Music Hack Day Boston was the best music tech event I’ve recently attended. The first one was held in London this summer and was organized by Dave Haynes. The idea is simple: get a lot of techies that love music in a room and create a space where they can experiment with each other’s API and tools. Then show off the results and inspire.
The organizers of the Boston event, Dave Haynes, Jon Pierce and Paul Lamere, thought out everything and executed it diligently with a ton of integrity. This is what happens when people genuinely set out to make an event where the right people gather, participate, and just feel comfortable. Thanks guys!
So, what was awesome about Music Hack Day Boston?
1. The space. Microsoft may be evil but they sure know how to support a variety of smaller non-evil tech communities in Boston. The Microsoft New England Research & Development (it spells NERD, you see) Center is a large space on the edge of the MIT campus that has a bunch of meeting rooms of various sizes, quiet corners and a ton of power outlets and seating. Most of the space is set up in an open way, making it easy for new people to join a group hacking or talking, but leaving enough space between the groups so as to not get too crowded. My understanding is that this is just one in a series of different social tech events that MS has allowed to use this space. Very cool.
2. The Internet worked. Sure, it lagged at times, but serious credit is due to any wireless network that survives a few hundred savvy tech people with laptops. I can count the number of conferences I’ve attended that had functional connectivity, at all, on one hand.
3. There were just three panels. This removed the pressure from the organizers to fill panels with important-sounding people and wasted no time. It also made each panel more of an event, which made everyone participate more. Suddenly, the panels were also worth attending.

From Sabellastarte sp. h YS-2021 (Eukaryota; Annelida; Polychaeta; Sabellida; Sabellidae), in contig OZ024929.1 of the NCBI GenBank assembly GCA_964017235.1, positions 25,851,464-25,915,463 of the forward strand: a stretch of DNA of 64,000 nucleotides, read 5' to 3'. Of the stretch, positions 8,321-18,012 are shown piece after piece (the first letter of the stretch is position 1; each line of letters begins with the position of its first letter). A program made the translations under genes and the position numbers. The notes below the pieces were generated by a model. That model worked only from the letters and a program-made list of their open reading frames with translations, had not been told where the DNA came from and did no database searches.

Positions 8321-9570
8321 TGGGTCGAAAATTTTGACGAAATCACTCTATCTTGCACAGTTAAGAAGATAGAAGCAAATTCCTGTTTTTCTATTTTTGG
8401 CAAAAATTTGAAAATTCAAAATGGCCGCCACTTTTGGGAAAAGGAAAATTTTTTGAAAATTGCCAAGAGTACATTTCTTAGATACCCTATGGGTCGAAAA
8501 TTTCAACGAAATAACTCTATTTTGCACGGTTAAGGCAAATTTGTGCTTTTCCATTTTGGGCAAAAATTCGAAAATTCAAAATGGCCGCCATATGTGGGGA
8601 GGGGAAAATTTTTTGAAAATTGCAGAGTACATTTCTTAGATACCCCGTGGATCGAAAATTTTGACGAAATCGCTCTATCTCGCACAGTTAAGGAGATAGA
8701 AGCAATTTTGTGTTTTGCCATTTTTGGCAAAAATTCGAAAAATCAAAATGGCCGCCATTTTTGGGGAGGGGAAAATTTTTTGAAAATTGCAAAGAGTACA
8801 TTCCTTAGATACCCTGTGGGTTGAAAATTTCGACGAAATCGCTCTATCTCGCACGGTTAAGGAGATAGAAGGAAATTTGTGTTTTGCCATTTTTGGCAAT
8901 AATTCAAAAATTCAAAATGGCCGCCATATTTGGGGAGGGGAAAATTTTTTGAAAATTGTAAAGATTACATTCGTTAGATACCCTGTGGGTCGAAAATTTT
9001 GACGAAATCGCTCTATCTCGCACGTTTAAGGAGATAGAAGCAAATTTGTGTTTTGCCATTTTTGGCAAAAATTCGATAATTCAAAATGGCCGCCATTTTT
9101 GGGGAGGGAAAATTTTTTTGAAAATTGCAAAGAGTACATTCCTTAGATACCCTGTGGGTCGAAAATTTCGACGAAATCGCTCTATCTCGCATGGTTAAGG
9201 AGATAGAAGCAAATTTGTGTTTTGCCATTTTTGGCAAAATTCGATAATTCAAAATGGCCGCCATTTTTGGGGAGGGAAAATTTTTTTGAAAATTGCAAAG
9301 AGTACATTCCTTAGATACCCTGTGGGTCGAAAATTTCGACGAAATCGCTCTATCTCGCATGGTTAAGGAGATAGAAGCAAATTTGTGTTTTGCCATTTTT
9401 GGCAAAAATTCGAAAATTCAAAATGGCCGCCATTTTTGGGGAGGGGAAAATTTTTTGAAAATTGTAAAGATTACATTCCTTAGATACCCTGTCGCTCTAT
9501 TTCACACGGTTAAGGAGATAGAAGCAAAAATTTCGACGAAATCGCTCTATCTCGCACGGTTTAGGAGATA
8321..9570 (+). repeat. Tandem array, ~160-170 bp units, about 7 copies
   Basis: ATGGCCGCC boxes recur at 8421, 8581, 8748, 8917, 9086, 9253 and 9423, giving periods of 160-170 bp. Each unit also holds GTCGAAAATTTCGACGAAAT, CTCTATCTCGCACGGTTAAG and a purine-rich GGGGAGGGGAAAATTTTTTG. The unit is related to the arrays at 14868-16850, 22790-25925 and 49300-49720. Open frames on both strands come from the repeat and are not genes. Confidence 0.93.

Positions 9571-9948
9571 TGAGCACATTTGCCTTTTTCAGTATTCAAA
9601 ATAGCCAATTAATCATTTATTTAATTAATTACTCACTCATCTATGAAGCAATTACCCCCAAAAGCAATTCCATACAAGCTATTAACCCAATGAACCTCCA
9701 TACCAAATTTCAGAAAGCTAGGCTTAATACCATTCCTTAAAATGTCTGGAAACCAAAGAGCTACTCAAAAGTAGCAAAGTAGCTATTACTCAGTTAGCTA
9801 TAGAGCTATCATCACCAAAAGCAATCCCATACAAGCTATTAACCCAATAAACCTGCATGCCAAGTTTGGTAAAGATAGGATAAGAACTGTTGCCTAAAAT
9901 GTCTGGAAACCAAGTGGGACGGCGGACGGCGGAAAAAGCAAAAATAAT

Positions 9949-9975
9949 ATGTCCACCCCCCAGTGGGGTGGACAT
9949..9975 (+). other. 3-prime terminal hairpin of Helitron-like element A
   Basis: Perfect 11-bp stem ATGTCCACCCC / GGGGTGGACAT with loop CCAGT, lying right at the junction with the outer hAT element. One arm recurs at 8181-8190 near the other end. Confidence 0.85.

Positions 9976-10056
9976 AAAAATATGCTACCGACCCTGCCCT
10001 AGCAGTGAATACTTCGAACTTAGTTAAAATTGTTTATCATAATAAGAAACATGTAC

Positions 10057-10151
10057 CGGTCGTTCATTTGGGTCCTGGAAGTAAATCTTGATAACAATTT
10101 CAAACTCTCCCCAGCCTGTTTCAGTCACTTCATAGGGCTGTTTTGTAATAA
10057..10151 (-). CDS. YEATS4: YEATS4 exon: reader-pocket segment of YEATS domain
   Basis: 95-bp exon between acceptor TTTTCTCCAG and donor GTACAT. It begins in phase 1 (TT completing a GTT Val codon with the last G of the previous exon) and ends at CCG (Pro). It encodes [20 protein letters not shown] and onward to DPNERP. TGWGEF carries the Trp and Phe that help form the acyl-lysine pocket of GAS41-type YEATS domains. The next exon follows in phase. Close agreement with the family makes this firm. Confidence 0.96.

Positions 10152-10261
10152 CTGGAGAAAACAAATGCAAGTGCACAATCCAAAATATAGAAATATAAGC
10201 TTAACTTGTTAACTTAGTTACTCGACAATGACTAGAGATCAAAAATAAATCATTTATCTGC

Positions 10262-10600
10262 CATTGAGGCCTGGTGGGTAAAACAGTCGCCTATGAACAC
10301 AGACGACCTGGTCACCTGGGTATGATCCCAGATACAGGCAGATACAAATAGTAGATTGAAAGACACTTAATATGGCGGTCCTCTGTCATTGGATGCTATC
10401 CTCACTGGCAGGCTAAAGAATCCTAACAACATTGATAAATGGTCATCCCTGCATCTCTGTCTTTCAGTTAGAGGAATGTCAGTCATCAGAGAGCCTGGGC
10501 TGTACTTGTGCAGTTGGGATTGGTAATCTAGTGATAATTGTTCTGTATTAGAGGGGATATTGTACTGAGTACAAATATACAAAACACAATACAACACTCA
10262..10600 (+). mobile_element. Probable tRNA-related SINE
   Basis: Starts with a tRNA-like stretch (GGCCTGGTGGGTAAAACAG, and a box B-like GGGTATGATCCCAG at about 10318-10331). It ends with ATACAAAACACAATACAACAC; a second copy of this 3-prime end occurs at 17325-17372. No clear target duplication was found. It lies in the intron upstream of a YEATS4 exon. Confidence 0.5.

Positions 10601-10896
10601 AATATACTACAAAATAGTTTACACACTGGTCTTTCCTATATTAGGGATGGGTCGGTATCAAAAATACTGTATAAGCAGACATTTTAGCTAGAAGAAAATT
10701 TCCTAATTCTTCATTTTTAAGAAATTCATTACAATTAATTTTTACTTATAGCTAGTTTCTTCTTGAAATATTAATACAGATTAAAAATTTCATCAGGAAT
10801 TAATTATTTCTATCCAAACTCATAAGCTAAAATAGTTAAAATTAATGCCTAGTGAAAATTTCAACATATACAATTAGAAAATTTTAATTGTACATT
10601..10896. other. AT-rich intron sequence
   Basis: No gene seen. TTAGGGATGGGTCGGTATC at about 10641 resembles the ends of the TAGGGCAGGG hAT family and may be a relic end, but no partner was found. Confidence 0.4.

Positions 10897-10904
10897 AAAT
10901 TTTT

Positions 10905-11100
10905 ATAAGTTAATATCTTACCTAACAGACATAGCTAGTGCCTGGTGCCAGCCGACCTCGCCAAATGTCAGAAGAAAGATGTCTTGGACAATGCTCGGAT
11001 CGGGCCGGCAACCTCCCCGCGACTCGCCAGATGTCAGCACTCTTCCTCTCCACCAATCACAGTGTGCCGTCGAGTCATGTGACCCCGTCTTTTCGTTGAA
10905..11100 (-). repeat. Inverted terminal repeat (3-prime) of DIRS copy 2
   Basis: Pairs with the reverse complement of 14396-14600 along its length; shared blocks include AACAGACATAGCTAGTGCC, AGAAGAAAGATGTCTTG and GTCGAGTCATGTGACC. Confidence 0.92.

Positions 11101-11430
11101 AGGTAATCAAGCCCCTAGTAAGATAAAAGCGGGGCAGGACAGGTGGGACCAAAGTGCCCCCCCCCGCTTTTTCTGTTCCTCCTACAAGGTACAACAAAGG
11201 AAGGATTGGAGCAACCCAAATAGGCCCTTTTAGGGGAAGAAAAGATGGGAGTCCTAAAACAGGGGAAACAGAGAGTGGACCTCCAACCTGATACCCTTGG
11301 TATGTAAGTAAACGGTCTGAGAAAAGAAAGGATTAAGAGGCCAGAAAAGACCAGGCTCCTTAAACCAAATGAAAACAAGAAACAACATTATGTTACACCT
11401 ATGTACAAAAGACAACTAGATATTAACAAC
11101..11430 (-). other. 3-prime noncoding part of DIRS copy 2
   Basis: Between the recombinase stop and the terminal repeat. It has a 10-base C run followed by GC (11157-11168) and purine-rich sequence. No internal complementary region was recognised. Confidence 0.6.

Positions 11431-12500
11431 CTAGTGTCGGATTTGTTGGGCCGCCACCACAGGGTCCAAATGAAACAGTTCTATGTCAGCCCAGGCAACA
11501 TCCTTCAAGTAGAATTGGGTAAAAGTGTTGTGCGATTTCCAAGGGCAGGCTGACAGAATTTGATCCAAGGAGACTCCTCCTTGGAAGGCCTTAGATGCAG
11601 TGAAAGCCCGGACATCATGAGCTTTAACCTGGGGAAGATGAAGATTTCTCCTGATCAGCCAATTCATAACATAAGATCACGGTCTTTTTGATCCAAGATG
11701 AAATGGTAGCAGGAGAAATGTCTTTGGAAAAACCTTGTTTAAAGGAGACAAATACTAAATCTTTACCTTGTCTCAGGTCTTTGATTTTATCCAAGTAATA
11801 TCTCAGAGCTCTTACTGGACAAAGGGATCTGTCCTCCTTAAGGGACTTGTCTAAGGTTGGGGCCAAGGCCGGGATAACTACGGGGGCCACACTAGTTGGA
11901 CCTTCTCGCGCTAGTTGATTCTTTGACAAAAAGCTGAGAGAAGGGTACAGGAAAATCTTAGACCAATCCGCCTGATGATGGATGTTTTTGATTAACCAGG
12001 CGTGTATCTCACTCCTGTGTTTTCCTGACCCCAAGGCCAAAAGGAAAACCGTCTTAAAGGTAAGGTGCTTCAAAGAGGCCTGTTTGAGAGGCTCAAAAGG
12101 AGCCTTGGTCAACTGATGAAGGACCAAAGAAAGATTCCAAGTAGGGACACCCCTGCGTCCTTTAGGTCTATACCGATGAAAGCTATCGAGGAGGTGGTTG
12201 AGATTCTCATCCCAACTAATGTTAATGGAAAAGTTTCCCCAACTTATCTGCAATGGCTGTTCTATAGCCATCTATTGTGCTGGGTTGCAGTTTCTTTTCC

4. More specific to the panel I was on: our moderator, Chris Dahlen, a writer for Pitchfork, the Onion (& more) was a total badass. He was flawlessly prepared, asked good questions and created excellent, effortless conversation flow. Then, that conversation set up a good base that let the audience ask interesting questions. This was one my favorite panels to have been on in a long time.
5. It was actually a hack day (as a follow up to #3). Most of the time was allocated to workshops where anyone willing was able to show off their API and tools. This even allowed sponsors to participate in the event in a cool way – Yahoo was one of the event sponsors, and so Ben Ward talked about YQL/Yahoo Developer Network/etc. Same for the Echonest, and hey, their API are from the future, anyway.
There was also space and equipment for hardware hacking (circuit bending) and learning. I didn’t play there much, but the chirping, strange sounds and frequent ‘whoa’s from the hardware table spoke for themselves. Jimmie Rodgers was patient and generous in showing how to tinker with these noisy circuits.
6. Tons of opportunities to hang out with great people. The genuine nature of the event gathered a great group of people that actually create and build things on the web: developers from a representative set of innovative music/web companies, as well as those who tinker and experiment with music and tech outside of the confines of the browser. They were all easy to find on the event floor. Some of them weren’t hacking, and thus talking. I was planning on building something, but totally got distracted by the people. Dave, Jon and Paul deserve a ton of credit for making an environment where this was possible.
7. No goodie bags. There was a table with stickers, pins and t-shirts. That’s cool and all you ever really need. People empty out goodie bags and keep the totes for grocery shopping, if at all.
8. The event was free. This is often a moot point for many events anyway as a lot of people are invited and get in free, and thus limited revenue comes from tickets. The fact that the organizers were able to get the event sponsored well and placed in a donated space allowed it to be the most open event possible and added to the community vibe.
– The Hype Machine’s API + Songkick + Aurgasm hack
– Paul Irish’s HTML5 audio annotation / Jquery implementation